Business Week has a very interesting article on corporate reputation. The authors describe efforts by companies and consulting firms to determine the impact that a positive reputation can have on a firm's stock price, and then to develop programs aimed at juicing a firm's shares. What is especially interesting to me about this article is the reaction by investors. The article points out that, "Many investment pros scoff at suggestions they can be influenced by image manipulation." When it is suggested that reputation-building efforts can have a direct impact on a firm's stock price, one investment analyst responds, "The markets are smarter than that." In general, I believe that U.S. capital markets are reasonably efficient. However, I would not be as quick to dismiss the notion that reputation-enhancing initiatives can have a near-term impact on investor perceptions and share prices. Scholars in the field of behavioral finance have shown that investors can be affected by biases, thus demonstrating that markets aren't perfectly efficient.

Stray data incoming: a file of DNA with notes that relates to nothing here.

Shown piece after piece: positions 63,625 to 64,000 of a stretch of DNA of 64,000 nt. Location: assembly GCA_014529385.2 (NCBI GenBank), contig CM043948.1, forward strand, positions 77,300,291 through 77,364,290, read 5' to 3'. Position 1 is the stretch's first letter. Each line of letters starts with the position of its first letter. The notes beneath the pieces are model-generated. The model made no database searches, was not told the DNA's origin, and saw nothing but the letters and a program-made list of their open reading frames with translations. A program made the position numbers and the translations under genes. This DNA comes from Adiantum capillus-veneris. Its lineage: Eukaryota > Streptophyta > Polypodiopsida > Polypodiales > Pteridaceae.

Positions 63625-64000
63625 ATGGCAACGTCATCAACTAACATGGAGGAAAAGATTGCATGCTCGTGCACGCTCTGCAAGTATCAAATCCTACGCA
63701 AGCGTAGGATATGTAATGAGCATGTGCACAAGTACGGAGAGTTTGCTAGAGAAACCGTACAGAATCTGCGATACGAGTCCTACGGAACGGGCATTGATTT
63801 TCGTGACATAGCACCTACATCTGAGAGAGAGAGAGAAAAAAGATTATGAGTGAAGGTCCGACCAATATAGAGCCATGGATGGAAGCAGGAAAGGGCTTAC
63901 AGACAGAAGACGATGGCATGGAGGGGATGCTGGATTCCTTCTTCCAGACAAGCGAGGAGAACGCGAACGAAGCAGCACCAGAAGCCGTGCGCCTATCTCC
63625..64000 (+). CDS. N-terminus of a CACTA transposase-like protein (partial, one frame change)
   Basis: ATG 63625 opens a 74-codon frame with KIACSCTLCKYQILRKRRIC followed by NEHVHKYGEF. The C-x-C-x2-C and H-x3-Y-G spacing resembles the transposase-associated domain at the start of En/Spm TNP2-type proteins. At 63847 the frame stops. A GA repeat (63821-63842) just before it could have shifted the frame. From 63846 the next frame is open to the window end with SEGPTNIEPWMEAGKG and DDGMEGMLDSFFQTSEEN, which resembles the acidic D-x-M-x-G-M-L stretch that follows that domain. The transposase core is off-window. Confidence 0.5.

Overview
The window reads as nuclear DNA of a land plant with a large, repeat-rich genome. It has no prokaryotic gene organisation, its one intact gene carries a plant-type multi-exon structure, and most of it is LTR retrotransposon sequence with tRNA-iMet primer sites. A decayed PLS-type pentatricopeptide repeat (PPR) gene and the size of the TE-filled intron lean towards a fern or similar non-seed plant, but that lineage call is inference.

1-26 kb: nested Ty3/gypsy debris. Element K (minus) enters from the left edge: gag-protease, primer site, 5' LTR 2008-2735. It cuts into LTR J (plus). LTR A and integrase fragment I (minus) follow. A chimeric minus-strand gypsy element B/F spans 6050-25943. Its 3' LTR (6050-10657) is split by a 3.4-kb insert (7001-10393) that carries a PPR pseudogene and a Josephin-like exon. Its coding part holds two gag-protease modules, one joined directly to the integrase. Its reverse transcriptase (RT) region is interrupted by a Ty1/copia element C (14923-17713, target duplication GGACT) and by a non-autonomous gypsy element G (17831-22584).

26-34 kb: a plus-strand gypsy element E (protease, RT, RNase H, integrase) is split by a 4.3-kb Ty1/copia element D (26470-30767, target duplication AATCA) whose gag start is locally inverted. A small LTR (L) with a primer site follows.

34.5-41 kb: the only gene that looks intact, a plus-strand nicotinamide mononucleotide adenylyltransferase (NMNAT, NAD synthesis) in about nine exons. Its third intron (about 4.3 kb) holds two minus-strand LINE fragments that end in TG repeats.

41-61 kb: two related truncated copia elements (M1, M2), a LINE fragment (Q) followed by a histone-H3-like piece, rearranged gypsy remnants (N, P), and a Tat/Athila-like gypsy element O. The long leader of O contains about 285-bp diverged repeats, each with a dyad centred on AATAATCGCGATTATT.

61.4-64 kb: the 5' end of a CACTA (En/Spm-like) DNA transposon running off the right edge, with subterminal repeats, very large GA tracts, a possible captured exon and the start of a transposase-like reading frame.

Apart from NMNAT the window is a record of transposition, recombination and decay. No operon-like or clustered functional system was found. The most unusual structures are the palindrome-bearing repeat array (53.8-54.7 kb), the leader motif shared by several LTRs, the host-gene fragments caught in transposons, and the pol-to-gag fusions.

Having said that, I think that sustainable long-term changes in stock price require substantive improvements on the part of a firm, not just image-oriented campaigns. Companies, in fact, can find themselves in deeper trouble if they try to build a reputation through advertisements and public relations, while consumers, journalists, and investors later learn that the reputation is not consistent with the underlying realities of the business. Take BP, for instance. It spent a great deal of money on its "green" campaign under former CEO John Browne. When it then encountered several accidents and mishaps at its facilities, the company faced a serious disconnect between what it was saying in its image campaigns and what it was revealed to be doing in its own operations. BP's market value fell by nearly $40 billion from mid-2006 until the announcement of the resignation of Lord Browne in early 2007.